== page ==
Executors: What You Need to Know about Probate

Probate[1]. What is it? When is it required? Why is it required? In this post, we’ll discuss probate and its role in the estate administration process.

What is it?
Merriam-Webster defines probate as “the action or process of proving before a competent judicial authority that … the last will and testament of a deceased person is genuine”.

More simply put, probate is a court grant that ratifies the appointment of the nominated executor and acknowledges under the court’s seal that the Will has been properly executed and proved before the court that it is the deceased’s ‘last Will’.

When is it required?
Not all estates require that the Will be probated. But there are a multitude of reasons why it would be requested. Although not a comprehensive list, here are a few of the instances where probate could be required:

  • Real property is solely owned or as tenants in common by the deceased.
  • A transfer agent requires probate to deal with shares held in a publicly traded company.
  • A financial institution requests probate in order to release funds held on deposit.
  • A testamentary trust is established under the Will.
  • There are beneficiaries under the age of majority.
  • The executor has pre-deceased or renounces and no alternate executor is named.

Why is it required?
Obtaining probate is a process that protects the executor in the event a newer Will is found. If probate is not obtained and the assets distributed and a newer Will is later discovered with a different distribution scheme, the executor could be liable.

Financial institutions establish policy for determining whether probate is required to release the funds held at their organization. It is often based on how the account is registered and the value of the asset. As with the executor, probate mitigates the financial institution’s risk when releasing funds.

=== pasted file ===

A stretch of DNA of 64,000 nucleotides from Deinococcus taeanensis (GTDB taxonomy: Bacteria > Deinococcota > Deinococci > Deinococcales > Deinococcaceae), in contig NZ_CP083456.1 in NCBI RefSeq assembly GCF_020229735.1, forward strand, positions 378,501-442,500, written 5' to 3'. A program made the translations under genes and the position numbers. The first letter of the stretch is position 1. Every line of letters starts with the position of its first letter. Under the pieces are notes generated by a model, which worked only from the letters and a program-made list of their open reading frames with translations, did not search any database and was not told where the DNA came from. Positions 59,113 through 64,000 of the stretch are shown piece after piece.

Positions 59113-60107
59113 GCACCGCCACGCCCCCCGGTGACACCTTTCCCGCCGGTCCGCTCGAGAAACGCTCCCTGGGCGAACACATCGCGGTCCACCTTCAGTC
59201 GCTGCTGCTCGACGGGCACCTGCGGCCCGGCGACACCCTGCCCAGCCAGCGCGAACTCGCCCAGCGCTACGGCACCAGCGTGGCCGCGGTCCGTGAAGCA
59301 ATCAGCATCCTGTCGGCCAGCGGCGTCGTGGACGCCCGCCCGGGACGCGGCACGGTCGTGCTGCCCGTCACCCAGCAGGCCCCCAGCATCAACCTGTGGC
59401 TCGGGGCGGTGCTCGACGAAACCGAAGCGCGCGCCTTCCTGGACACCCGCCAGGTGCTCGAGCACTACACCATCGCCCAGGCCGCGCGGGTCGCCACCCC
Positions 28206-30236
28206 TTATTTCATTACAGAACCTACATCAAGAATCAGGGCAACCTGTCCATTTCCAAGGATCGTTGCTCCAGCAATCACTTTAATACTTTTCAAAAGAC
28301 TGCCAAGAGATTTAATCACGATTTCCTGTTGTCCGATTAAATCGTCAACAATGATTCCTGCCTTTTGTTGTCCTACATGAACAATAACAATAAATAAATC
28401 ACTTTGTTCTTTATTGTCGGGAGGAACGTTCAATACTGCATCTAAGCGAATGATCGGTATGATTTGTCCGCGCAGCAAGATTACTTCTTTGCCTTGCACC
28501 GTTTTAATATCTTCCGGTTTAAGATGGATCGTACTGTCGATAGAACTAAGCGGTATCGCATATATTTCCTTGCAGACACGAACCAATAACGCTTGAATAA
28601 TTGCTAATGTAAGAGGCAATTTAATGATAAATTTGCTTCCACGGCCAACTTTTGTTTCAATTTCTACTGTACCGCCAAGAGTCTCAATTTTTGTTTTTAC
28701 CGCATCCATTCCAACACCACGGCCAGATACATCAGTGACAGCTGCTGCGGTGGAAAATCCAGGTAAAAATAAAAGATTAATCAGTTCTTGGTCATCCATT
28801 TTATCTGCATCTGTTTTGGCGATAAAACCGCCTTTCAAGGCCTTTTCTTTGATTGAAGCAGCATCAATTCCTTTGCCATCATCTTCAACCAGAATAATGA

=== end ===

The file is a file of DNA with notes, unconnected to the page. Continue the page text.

Applying for Probate
Each province has prescribed forms that must be completed to exact standards with respect to details about the deceased and the beneficiaries. In most provinces an inventory of the deceased’s assets and liabilities establishing the value of the estate is required. The original Will accompanies the application to the court along with the required probate fee[2]. Once granted, probate legally authorizes the executor to proceed with administration of the estate.

The Myths
One myth surrounding probate is that probate fees are charged on the entire estate. Probate fees are only charged on assets that will be distributed through the Will. Assets that are considered non-probatable, and therefore not subject to probate fees, include life insurance policies, pension plans and registered plans where a beneficiary other than the estate has been designated.

Another myth surrounding probate fees is that they are excessively high. Admittedly, there are provinces that do have probate fees higher than others, but the fees range from 0.4% (even lower in Alberta) to around 1.7 %. On a $1,000,000 estate the highest probate fee payable in Canada would be approximately $17,000.

It is always prudent to reduce the probate fees the estate will pay through proper estate planning; however, there are times when the cost of avoiding probate may be higher than the probate fees incurred at the time the estate is administered. Discussing options with an estate professional should be done before implementing any strategies to reduce probate fees.

[1] Certificate of Appointment of Estate Trustee (Ontario)
[2] Estate administration tax (Ontario)
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